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eIDAS v2: Four New Trust Services

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In November 2023, the Council of the European Union and European Parliament formalized a provisional agreement on how to update and modify the Electronic Identification, Authentication, and Trust Services (eIDAS) Regulation. Known colloquially as eIDAS 2.0, the new agreement paves the way for a comprehensive framework for European digital identity (eID). Once approved and enacted, these changes will extensively affect all EU citizens, residents, and businesses. Continue reading to learn more and find out how eIDAS 2.0 will affect individuals and businesses alike.

 

Background: What is eIDAS?

 

The proposed legislation amends the eIDAS regulation on the EU’s internal market, which was approved in 2014 and put in place incrementally between 2016 and 2018. This comprehensive regulation seeks to ensure safety in accessing public services and carrying out online transactions across EU borders. Until now, eIDAS has effectively overseen not only electronic archives and digital vaults, but also how trust service providers deliver electronic identification, electronic signatures, electronic seals, electronic time stamps, electronic registered delivery services (ERDS), electronic documents, and website authentication certificates. These foundational instruments are essential for smoothly conducting secure electronic transactions.

However, in June of 2021, the EU Commission decided to confront new technological challenges to online safety, and the Council began serious discussions about meeting these challenges in order to modernize the EU’s existing regulations, thereby improving the trust, security, and convenience of online dealings for all EU citizens. 

 

Changes

 

Although the original eIDAS regulation applied to e-signatures, electronic seals, and electronic timestamps, as well as digital vaults and electronic archives, the updated eIDAS 2.0 will include e-registered delivery services, e-certificates for authentication, and electronic seals for electronic documents. In essence, it will oversee cross-border digital services such as authenticating and identifying individuals and websites.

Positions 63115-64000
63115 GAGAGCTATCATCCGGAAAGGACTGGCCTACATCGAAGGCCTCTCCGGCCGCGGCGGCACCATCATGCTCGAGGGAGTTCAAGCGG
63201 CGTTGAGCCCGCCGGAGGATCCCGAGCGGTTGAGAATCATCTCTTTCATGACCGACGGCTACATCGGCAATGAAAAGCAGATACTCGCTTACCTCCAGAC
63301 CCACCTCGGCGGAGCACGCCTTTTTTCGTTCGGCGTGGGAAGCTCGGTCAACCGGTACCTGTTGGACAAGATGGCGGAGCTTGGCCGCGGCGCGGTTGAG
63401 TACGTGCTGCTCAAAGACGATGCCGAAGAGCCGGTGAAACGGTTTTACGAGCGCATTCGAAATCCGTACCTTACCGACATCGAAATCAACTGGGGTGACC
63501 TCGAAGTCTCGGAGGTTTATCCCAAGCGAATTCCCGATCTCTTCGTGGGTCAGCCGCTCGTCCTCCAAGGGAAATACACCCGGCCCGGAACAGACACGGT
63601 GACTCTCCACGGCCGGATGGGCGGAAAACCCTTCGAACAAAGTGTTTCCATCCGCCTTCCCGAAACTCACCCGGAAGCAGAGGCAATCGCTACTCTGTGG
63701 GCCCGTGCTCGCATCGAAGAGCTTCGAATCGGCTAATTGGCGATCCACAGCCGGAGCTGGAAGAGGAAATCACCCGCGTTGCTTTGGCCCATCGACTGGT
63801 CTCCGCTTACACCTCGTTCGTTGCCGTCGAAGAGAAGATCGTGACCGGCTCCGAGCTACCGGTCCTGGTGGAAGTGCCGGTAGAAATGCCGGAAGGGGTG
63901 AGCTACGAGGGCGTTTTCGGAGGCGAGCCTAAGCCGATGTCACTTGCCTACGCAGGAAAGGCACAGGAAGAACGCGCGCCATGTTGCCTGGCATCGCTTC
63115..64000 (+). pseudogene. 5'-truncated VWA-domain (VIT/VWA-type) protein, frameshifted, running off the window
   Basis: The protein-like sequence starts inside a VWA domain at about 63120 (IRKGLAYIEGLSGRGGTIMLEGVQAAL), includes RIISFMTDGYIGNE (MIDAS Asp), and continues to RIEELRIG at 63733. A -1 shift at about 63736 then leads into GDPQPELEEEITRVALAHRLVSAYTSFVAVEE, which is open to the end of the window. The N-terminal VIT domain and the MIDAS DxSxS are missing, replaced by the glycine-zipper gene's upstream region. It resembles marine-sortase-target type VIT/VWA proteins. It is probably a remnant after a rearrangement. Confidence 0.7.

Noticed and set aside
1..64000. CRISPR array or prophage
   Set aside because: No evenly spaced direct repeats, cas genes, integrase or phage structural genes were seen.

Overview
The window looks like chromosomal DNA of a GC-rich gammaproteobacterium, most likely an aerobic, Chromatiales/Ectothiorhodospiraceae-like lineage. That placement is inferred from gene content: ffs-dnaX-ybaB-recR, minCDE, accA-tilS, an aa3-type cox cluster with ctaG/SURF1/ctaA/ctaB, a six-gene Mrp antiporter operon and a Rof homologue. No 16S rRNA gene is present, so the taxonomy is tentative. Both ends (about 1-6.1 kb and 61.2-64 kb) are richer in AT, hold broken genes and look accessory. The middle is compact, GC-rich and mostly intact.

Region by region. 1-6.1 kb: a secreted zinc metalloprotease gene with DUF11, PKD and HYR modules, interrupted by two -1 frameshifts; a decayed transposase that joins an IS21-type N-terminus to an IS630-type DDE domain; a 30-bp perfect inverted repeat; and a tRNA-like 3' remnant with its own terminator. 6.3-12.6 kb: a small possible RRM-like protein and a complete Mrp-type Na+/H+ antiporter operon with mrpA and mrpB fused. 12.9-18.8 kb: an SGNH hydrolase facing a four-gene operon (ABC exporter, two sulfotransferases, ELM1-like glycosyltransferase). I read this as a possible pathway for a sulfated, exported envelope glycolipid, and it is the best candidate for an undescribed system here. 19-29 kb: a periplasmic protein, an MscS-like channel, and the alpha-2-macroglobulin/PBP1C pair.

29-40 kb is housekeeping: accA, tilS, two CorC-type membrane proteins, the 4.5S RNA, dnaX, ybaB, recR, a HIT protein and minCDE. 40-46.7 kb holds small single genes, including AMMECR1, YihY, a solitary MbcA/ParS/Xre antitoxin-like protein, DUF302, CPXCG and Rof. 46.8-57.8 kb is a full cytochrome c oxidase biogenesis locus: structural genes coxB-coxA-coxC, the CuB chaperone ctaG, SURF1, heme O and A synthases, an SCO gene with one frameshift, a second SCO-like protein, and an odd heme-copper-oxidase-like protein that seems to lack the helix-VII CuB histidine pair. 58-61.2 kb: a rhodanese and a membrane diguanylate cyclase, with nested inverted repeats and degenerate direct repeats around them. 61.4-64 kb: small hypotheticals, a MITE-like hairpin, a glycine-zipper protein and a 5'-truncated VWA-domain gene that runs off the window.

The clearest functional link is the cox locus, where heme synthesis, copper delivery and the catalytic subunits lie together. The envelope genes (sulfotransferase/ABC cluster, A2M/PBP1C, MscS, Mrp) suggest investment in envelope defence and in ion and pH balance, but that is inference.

Additionally, it will reinforce security and privacy for electronic identities and trusted services by establishing a framework that will facilitate the creation of digital identities by means of European digital identity wallets. These identity wallets will enable individuals and businesses to create and use digital identities without any need for mandatory government verification. What is more, both digital identities and trust services will be enhanced by streamlining the interoperability structure of the member states’ national systems.

 

 

Current and Updated Trust Services That Companies Need

 

Some of the proposals from 2021 made the final cut, while others failed to survive scrutiny. Those that most profoundly affect EU individuals and organizations are the following.

 

The European Digital Identity Wallet 

The approved proposal agreement requires member states to issue a European digital identity wallet (eID), which will technically cover what the regulation refers to and a bit clumsily as “electronic attestations of attributes”. Simply put, eID will store digital ID and biometric documents like mobile driver’s licences, diplomas, professional certifications, and documents for travel, healthcare, and banking.